Book Review: The Rogue Retrieval by Dan Koboldt
A review copy was provided by the publisher in exchange for an honest review. All opinions are my own.
Mogsy’s Rating: 3.5 of 5 stars
Genre: Urban Fantasy
Series: Book 1
Publisher: Harper Voyager Impulse (1/19/16)
Length: 384 pages
This year, I’m resolving to do a much better job at controlling my TBR and a big part of that will involve being a lot more prudent with the books I choose to accept for review, but when I was contacted about The Rogue Retrieval, I knew there was no way I could resist giving it a try. The book’s main character is a Las Vegas stage magician who one day hopes to make it big and headline at a Strip casino! Call me cheesy, but I have a real fascination for illusionists and magic shows. Fantasy is fantasy, but watching a skilled magician at their art is always fun because if nothing else, you can suspend your disbelief and imagine—even if it’s just for a moment—that you’re experiencing something beyond the realm of possibility.
In fact, that explanation might also be analogous to why I love urban fantasy. I love imagining our real world with magic in it. The idea of the contemporary mixed with the paranormal appeals to me, and I also enjoy asking the question, “What if?”
Perhaps that is why I had so much fun with The Rogue Retrieval, because at its core, that’s what this book is—one big “What if?” story. What if a whole other world was discovered, connected to ours via a secret portal? What if everything we think of when we think “fantasy world”—like magic, sorcerers, sword-wielding warriors, etc.—is all a reality in this secret realm? And what if someone, just an average guy from our own world, was tasked to go over there to on a real-life quest?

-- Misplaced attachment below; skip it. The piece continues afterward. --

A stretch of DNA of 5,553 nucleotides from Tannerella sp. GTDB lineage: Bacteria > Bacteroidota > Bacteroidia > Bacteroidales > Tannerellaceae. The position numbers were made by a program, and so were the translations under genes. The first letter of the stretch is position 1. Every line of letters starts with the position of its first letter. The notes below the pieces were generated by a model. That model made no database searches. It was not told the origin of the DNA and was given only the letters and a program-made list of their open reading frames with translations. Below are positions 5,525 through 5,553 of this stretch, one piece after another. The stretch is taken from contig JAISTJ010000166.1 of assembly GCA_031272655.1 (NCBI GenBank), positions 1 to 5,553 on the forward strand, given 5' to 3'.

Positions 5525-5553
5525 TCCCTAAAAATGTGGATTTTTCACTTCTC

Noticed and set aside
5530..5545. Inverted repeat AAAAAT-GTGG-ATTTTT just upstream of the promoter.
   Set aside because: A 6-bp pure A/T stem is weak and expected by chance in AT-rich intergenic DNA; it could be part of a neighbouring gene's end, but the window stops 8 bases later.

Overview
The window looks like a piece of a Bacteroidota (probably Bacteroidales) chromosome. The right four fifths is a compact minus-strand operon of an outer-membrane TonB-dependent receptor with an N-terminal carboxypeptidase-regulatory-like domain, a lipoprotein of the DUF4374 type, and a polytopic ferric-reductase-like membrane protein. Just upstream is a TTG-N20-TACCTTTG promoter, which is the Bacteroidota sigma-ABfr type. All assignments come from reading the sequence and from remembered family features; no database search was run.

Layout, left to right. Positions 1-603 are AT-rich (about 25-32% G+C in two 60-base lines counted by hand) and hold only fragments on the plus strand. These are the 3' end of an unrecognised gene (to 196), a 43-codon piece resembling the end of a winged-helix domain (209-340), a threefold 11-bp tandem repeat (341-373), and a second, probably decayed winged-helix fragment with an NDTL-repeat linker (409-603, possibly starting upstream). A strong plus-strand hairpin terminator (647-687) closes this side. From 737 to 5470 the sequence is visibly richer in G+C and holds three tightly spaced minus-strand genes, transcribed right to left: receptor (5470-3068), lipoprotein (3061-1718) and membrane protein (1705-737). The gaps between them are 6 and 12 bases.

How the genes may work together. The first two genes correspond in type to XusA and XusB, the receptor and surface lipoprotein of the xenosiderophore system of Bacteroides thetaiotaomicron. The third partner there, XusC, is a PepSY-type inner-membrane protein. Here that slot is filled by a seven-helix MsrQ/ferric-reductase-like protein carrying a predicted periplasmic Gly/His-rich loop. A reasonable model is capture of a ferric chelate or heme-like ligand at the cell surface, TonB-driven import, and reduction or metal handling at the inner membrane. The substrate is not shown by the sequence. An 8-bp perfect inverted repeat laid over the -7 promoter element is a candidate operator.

Though, calling our protagonist “just an average guy” wouldn’t be entirely accurate, because Quinn Bradley is actually an extremely talented and ambitious illusionist. But on his big night, instead of being scouted by one of the big Vegas hotels, representatives from CASE Global, a powerful corporation, make him an offer he can’t refuse. The company has discovered a portal to another world called Alissia, a place where magic is real, and they need Quinn to be as good as the real thing so he and a team can travel there and capture a rogue scientist whose actions threaten to put all of them at risk. However, what CASE has neglected to tell Quinn is that impersonating a magician in Alissia is serious crime with fatal consequences.
What makes The Rogue Retrieval special is that it doesn’t read like your typical urban fantasy. In truth, most of the book actually takes place in Alissia, a world closer to what readers would regard as a “high fantasy” setting. But while Quinn and his companions go through the portal in disguise pretending to be native Alissians, they also carry with them advanced technology and other high-tech gadgetry to help them in their quest. So in essence, you get an interesting mix of traditional fantasy, urban fantasy, and even some science fiction thrown in.
This makes The Rogue Retrieval a very different sort of read, one that might appeal to fans of UF who are looking for something that breathes new life into the genre. At the same time though, it retains a lot of the characteristics that makes UF fun—namely the fast pacing, lots of laugh-out-loud humor, and plenty of thrilling action scenes. For better or worse, it also doesn’t take itself too seriously, forgoing much world-building so that Alissia feels like your very generic fantasy world. The book has a feeling of satire at times, reminiscent of A Connecticut Yankee in King Arthur’s Court, where a present-day person is transported to another world where he is able to fool its inhabitants into thinking he is a bona fide magician with his knowledge of modern technology. Nothing too deep here, but the story is admittedly tons of fun.
That said, there were a few puzzling issues with the plot. I was never entirely convinced why CASE specifically needed a stage magician for the mission, though a big deal was made about an aspect of Quinn’s background and the reasons for that might be revealed in the next book. But on the whole, I was hoping Quinn’s talents would’ve had more relevance to the story. There’s also the prospect of a romance that I’m not sure was really required. By the end of the book, nothing really gets resolved either, and there were a lot more loose ends than I would have liked.
Still, it’s clear we’ve only scratched the surface here, and hopefully the next installment will develop things further and give more answers. A few minor issues notwithstanding, I’m definitely interested in reading the sequel. Dan Koboldt’s new book is an entertaining urban fantasy with a fascinating angle, great if you’re in the mood for something light, fluffy and fun. I’m looking forward to see where the story will go.